Of course teachers were more mentally unstable than the students, having barely survived the Second World War, Korea and various colonial atrocities. They had been schooled in the best of Nazi, Japanese and Chinese interrogation and mind control methods. All this did was instigate an arms race and guerrilla tactics by the students.

Considering my Birmingham roots, perhaps a Peaky Blinder stance could be introduced, with mortar boards edged with razor blades having a certain appeal. Especially if used as a defensive form of ninja throwing stars. The use of Kevlar and carbon fibre could see a renaissance in teachers’ gowns. Billy Bunter and The Bash Street Kids meet Batman.

If you want to appreciate my school days, there is a 1968 documentary available on Amazon and Netflix titled If.... Possibly, the first evidence of student armed response to scholastic oppression.

Hopefully the President can learn from history to develop an understanding of reality. Currently his political policies are too much based on comic-book fantasy.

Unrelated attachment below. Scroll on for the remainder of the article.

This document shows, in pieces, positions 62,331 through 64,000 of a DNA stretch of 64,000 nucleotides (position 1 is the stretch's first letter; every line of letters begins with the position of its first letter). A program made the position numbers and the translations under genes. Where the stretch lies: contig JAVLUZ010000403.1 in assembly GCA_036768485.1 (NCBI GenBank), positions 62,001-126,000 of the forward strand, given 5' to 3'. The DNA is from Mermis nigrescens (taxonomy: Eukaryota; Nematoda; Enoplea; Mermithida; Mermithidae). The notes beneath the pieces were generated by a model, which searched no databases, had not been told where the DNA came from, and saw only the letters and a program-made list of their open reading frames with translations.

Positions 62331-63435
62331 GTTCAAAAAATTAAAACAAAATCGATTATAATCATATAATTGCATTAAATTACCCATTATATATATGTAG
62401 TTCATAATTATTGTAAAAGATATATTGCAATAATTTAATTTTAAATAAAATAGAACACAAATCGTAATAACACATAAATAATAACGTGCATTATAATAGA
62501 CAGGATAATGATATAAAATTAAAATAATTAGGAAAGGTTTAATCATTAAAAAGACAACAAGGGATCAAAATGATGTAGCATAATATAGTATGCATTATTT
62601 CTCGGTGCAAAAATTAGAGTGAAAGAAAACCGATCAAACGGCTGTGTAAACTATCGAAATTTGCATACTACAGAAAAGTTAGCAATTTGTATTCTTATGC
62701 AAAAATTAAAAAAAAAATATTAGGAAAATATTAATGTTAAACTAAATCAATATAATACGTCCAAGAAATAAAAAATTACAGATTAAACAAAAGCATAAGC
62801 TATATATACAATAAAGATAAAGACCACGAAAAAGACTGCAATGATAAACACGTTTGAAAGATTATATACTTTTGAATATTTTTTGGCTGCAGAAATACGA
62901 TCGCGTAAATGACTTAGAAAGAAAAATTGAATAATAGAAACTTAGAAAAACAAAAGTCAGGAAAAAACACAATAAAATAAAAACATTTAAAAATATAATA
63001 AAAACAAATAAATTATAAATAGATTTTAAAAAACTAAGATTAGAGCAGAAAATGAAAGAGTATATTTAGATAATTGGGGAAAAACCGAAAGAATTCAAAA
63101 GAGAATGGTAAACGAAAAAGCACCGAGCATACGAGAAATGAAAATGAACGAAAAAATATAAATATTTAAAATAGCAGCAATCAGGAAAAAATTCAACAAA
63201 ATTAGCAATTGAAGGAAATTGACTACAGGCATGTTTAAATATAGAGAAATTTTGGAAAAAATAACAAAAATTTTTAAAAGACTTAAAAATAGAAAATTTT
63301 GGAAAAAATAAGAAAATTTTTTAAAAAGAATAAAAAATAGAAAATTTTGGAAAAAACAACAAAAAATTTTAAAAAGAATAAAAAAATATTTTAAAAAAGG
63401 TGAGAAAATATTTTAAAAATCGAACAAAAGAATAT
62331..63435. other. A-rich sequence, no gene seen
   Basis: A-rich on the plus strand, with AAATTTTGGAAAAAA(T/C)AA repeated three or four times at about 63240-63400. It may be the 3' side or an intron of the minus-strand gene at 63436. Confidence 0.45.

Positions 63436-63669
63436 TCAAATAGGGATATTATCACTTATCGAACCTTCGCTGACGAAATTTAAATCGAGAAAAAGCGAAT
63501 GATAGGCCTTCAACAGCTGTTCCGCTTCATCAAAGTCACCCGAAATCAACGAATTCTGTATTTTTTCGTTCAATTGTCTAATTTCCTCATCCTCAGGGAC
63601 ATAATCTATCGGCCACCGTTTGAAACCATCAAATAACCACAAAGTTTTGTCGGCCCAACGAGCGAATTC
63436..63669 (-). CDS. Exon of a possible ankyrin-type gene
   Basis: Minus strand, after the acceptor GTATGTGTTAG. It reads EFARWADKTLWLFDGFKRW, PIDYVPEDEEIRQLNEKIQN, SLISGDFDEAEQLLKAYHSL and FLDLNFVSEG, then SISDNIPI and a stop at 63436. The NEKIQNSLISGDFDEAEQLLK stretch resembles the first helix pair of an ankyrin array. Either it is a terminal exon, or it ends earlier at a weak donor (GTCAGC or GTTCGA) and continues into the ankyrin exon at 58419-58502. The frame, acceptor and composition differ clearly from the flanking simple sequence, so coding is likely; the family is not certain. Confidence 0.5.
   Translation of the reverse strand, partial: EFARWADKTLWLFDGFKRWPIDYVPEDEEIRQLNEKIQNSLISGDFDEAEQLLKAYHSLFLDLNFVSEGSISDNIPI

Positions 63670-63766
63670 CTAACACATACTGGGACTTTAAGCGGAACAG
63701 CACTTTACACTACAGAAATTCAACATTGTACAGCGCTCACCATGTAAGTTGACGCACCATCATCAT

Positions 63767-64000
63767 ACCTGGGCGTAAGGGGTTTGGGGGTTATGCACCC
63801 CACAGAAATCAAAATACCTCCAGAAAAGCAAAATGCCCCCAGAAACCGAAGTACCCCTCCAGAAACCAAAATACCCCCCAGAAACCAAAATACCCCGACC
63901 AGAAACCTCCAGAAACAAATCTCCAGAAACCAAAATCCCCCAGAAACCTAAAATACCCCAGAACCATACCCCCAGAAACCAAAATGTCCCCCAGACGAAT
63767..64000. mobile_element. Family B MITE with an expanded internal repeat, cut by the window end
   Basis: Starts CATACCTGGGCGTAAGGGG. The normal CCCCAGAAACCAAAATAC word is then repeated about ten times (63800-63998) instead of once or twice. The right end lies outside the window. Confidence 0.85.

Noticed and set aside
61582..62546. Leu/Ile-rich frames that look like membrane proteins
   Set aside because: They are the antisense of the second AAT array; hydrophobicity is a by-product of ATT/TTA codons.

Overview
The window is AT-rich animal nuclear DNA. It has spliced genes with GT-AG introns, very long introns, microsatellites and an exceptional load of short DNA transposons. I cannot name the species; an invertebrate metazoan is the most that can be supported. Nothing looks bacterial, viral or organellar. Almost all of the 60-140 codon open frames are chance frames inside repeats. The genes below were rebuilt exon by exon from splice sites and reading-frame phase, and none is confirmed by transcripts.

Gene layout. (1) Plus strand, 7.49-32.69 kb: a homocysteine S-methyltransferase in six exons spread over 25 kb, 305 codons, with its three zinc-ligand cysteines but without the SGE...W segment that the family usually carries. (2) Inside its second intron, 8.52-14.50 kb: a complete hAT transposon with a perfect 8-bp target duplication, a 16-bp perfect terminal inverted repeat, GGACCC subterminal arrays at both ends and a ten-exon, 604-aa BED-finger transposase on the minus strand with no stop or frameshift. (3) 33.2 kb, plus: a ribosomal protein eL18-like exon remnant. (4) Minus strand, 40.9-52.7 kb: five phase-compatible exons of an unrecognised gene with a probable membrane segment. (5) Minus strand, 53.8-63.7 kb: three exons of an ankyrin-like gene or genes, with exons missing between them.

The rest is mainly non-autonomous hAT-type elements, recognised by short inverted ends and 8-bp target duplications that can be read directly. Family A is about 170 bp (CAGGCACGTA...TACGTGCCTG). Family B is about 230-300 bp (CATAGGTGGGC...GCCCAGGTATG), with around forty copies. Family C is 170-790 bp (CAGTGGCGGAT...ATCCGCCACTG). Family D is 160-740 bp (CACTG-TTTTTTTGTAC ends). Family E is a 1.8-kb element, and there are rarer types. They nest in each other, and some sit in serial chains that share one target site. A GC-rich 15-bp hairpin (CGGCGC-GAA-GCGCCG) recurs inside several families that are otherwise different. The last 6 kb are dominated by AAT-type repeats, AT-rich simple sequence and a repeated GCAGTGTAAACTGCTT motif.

Philip Moore

What do Ronald Reagan, Lee Harvey Oswald, JFK and his brother Edward Kennedy all have in common?

They were all surrounded by armed and trained security guards when they were shot.

What chance does a teacher with a handgun have against an assailant with an assault rifle firing through the walls and doors?

Once again, drivel and nonsense from the NRA-funded White House.

David G Leddy

A teacher bonus for getting better results – no, a teacher bonus for more more qualifications – no. A teacher bonus for carrying a concealed gun – yes. It’s a weird world.

Dennis Fitzgerald
Melbourne, Australia

Join our commenting forum

Join thought-provoking conversations, follow other Independent readers and see their replies


Thank you for registering

Please refresh the page or navigate to another page on the site to be automatically logged inPlease refresh your browser to be logged in